Watching someone you love struggle with addiction or alcoholism is extremely painful. I often liken it to watching someone dig a deep hole.
I look into the hole of addiction and there they are: this person I love dearly.
In the beginning I might not even notice that it’s happening. My loved one may pull out their shovel, shift a little dirt, come home, take a shower, and go on with their life. They may only shovel occasionally. The hole might actually look like it’s got a purpose to start with. But, then things start to change.
My loved one may experience some pain or an injury during their shoveling. They get dirtier. The hole gets deeper and darker. They get sick of the hole. They say they are done shoveling. But, then I come home after work, and there they are – back in the thick of it. I get confused as to why.
I try to think of ways to make this stop. I yell. I try to fill up the hole. I plead. I offer up alterative activities. I may even try to dig with the person that I love. I don’t know what to do, so I do anything I can think of. My efforts are not satisfactory.
I watch my loved one dig so far down that I can barely see them or hear them. They sound broken and scared, and very distant. It’s so dark in there! My heart hurts watching this. I’m afraid for them and I want to save them. So, I jump into the hole with them.
And, now there are two of us in the hole. Now there are two people who need to be saved from this fate.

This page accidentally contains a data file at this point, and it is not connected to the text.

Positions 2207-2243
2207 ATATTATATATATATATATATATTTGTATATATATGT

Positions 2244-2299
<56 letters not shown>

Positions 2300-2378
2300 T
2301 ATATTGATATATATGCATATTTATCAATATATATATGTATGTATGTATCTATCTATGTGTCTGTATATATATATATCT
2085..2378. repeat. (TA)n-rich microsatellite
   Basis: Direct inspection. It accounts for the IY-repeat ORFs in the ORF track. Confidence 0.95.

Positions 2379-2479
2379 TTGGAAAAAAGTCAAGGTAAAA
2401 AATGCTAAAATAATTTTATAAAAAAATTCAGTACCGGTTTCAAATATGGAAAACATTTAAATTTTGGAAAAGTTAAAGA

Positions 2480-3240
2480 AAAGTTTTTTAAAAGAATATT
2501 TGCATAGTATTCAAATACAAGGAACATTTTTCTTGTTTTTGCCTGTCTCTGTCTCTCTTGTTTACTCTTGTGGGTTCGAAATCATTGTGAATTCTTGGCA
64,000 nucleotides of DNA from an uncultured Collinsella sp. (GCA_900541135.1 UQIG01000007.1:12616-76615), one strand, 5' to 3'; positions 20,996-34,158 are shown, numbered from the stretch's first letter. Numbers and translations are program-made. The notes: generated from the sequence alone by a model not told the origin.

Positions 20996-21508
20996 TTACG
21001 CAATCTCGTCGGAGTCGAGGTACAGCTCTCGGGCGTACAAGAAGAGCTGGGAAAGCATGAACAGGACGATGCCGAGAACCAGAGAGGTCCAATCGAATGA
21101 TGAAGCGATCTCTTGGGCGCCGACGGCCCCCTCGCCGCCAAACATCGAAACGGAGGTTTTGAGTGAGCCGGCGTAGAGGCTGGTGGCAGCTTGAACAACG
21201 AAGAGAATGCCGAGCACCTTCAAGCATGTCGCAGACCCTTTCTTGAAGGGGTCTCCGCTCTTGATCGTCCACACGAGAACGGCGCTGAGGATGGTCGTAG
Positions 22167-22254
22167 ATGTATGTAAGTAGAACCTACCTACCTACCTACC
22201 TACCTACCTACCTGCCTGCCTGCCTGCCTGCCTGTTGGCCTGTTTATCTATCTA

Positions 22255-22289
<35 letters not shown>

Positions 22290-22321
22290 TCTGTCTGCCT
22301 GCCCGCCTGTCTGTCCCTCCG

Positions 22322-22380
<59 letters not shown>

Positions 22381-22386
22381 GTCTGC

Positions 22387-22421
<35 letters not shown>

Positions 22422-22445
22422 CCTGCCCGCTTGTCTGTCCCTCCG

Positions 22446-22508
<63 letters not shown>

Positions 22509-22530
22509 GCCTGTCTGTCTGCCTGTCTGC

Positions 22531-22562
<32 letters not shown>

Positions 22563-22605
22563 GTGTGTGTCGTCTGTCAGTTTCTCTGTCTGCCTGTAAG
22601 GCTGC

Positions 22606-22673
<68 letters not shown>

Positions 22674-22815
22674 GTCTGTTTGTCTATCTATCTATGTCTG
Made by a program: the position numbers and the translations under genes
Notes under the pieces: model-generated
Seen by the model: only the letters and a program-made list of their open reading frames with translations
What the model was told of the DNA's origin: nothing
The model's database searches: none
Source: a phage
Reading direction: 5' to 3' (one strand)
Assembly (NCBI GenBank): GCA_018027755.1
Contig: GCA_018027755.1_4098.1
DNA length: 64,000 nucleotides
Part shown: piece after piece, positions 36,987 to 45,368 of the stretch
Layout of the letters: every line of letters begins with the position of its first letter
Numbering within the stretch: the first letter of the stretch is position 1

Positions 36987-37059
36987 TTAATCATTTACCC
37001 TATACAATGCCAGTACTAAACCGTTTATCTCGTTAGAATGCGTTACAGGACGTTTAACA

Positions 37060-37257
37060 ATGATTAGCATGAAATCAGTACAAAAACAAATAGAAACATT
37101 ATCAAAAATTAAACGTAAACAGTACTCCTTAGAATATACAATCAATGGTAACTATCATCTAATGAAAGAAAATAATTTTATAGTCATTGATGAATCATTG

For family members in their own recovery, this story can turn out differently.
The 2016 Surgeon General’s Report on Alcohol, Drugs, and Health (“Facing Addiction in America”) states “Mainstream health care has long acknowledged the benefits of engaging family and social supports to improve treatment adherence and to promote behavioral changes needed to effectively treat many chronic illnesses. This is also true for patients with substance use disorders.”
Family Recovery taught me a way to stand at the side of the hole, and not jump in. This wasn’t easy. There were times when I was desperate to jump; like jumping was the only the right thing to do! I needed support of others to keep me from jumping in. I needed their help to let go of the fear I had about the hole and the digging. I needed to learn tools to help me learn to respond in alignment with my values and the person that I am, rather than let my reactions allow me to be out of integrity with myself. I needed to hear the stories of how they found a way to not jump. I needed to trust that their experiences would work for me, too.
Family Recovery taught me that I didn’t cause this, I can’t control it, and I can’t cure it – which felt difficult to acknowledge at first. But, once I could grasp this (with my head AND my heart), it allowed me to think about the ways that I do have influence, the things I can do, and the places where I could have some power, which allowed me to make changes in myself.
All I ever wanted was to be helpful to the person that I loved. I wanted to be a resource to them. But, in the middle of the impact that addiction and alcoholism has on family members, I had no resources left. I had no more left to give.
Family Recovery offers the opportunity to “put your own oxygen mask on before helping someone else.” I get to start raising the bar of what is happening in my relationships because of what I’m willing to do to for myself. It’s a strange dichotomy: the things that are best for me actually end up being the things that are best for helping my loved one.
And, when I’m able to follow through with this – when I’m able to find a way to detach and love my person without diving into the darkness – it’s much easier for me, with support, to stand firmly on the ground outside of the hole.I’ve found that this is the very best foothold (the foundation, really) for when my loved one reaches their hand out of the hole and asks for help.